Adm. Richard: Okay, so I'm fond of saying as the commander of STRATCOM, you don't the luxury of deterring folks one at a time. We have to love all the children. You have to pay attention to them all, all the time. And what I would stay is step one in the process, Joe, is we have to quit doing one-v-one comparisons. To be honest with you, I bristle sometimes when I say, "Well, if China has this, and if you have that, we have a lot more and we're good." That would be fine if China was the only folks that we had to be deterring. You have to look at them all together. You have to consider what could happen optimistically, you have to consider what could happen cooperatively, and that's what I mean when I say we have got to go look at our capability, capacity, and posturing.

We have a great strategy, the Nuclear Posture Review and National Defense Strategy, these are really good strategies, but you have to have the stuff to execute the strategy. That has to be tested against, "What does the threat look like?" Remember, we have no idea what China's got warmed up. Yes, Russia is treaty-constrained a little bit on a fraction of their capabilities, but their unconstrained, we don't know where that's going to wind up. North Korea, add that in. Do you have enough capability to capacity? Do you have it in the right places? The right readiness?

We have to do this more than every four to eight years. That's how we've been doing this since 1992 as part of the Nuclear Posture Review. Things are moving too fast right now. We have got to do his much more frequently than at just the right moment.

Moderator: Thank you, sir. I'm going to combine a couple of questions here. It should be quite interesting for both you and the audience, I believe. On the subject of deterrence uncertainty, continuous deterrence that you spoke of, speak to preemption. Left of launch, missile defense, is a necessity and an inherent risk. And I'm going to combine that with one here. It says, "To get really left of launch requires significant intelligence capabilities as well. What are your thoughts on the adequacy of our current capabilities there and immediate needs [inaudible]."

Adm. Richard: Well, I'll come back to... it's all about influencing the opponent's perceptions in a way that's beneficial our defense and deterrence. To our abilities, [inaudible] many of the things that you just talked about, are known by the opponent and that changes their decision calculus. And that's the whole name of the game when it comes to strategic deterrence. That's where I have gotten really excited about, can't go into a lot of details, but some of the artificial intelligence we're [inaudible] Space Command is doing some really good work in this area too. That gives us a much better understanding of what the opponent is doing, which gives us a wider window to influence it, reduce their confidence, and show that negotiation is the least bad option in a preferred path [inaudible].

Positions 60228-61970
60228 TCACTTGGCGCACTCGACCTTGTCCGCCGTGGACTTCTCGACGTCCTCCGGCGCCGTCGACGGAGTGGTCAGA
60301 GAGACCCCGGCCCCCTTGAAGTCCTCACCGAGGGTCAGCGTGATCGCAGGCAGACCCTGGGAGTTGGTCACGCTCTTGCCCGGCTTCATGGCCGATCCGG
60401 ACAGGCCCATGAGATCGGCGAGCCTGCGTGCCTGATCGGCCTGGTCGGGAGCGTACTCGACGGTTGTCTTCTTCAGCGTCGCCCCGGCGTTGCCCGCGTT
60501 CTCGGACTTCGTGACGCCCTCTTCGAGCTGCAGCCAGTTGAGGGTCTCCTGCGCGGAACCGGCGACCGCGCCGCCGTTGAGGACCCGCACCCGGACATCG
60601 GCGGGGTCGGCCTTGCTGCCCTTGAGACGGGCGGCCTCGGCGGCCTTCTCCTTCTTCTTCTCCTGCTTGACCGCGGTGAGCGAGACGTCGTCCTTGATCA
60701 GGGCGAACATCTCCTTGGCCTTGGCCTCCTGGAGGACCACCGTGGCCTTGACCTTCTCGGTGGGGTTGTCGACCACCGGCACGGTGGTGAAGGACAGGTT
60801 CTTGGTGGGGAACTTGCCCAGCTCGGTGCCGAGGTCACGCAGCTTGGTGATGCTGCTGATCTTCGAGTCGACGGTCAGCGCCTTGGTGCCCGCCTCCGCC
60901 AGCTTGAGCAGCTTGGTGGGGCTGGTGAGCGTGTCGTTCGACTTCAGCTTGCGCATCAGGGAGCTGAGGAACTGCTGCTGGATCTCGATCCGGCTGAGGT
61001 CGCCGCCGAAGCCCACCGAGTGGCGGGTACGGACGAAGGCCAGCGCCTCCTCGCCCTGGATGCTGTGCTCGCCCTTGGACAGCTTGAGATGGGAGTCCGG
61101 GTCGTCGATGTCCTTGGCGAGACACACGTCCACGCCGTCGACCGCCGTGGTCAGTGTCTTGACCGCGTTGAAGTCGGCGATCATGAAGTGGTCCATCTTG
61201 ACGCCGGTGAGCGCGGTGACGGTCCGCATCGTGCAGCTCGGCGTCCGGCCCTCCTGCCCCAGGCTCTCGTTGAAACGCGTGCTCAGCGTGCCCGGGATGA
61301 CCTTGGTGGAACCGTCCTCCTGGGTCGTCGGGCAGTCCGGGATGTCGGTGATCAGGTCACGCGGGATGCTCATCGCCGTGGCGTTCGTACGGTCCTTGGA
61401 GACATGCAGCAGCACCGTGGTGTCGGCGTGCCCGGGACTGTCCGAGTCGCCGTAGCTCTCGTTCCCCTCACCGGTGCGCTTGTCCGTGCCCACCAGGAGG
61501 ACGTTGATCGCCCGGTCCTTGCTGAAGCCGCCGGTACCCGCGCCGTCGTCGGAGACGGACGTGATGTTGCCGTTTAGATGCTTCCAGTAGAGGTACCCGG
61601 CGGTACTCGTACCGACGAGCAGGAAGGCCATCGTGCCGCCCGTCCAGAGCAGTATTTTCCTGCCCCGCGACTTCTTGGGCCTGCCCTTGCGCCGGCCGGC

Moderator: Thank you, sir. Well, enough of the easy questions Russia has clearly applied their deterrence theory against the U.S. and our allies and their invasion of Ukraine. They have arguably forced significant restraint in our response. As you mentioned, China has learned and will leverage their nuclear forces to deter our response. It appears it's going to come down to a credible capable strategic force and the willingness to employ it. How do we change the current trajectory that we're on for a conflict in Taiwan?

Adm. Richard: Well, one, I would think, is that we would need to be ready to confront, and have thought through ourselves, what is it we have to do or be able to show that we can do that changes their calculus and shows that resolving the issue without the use of violence is the correct way to go through that. I think I just outlined a number of things, in terms of [inaudible], but I would start with... man, I kind of want to [inaudible] on this. I think it's pretty prevalent and important. Is that restraint alone isn't going to answer the bell in terms of what we're going to have to do. You have to have thought through restraint. Simply being very careful about, "We're going to shoot this, but we're not going to shoot that." And if you just messaged a lot, everything would be good. We have to think through the 'or else' piece of this, and if we do that correctly, we reduce the chance that it comes down to violence to begin with.

Moderator: Thank you sir. I've got a good question here for you. What books would you recommend on nuclear weapons use and theory?

Adm. Richard: Oh, there are so many of those. If you have not, it's 700 pages, but I [inaudible] Herman Khan's "On Thermonuclear War." I would plow all the way through that. You would be surprised as to how much of the theoretical works are very valid today. It's a good starting point. There's a couple of Schilling books that I would put on that list. But I would put in there, go back to some of the very basic theory and start there. There's a number of things that you can add into that more recently, but I really.... It's 700 pages. It takes a while to get through it. You'll be surprised [inaudible]. That's where I'd start.

Moderator: Thank you sir that concludes our questions.

Adm. Richard: Thank you very much.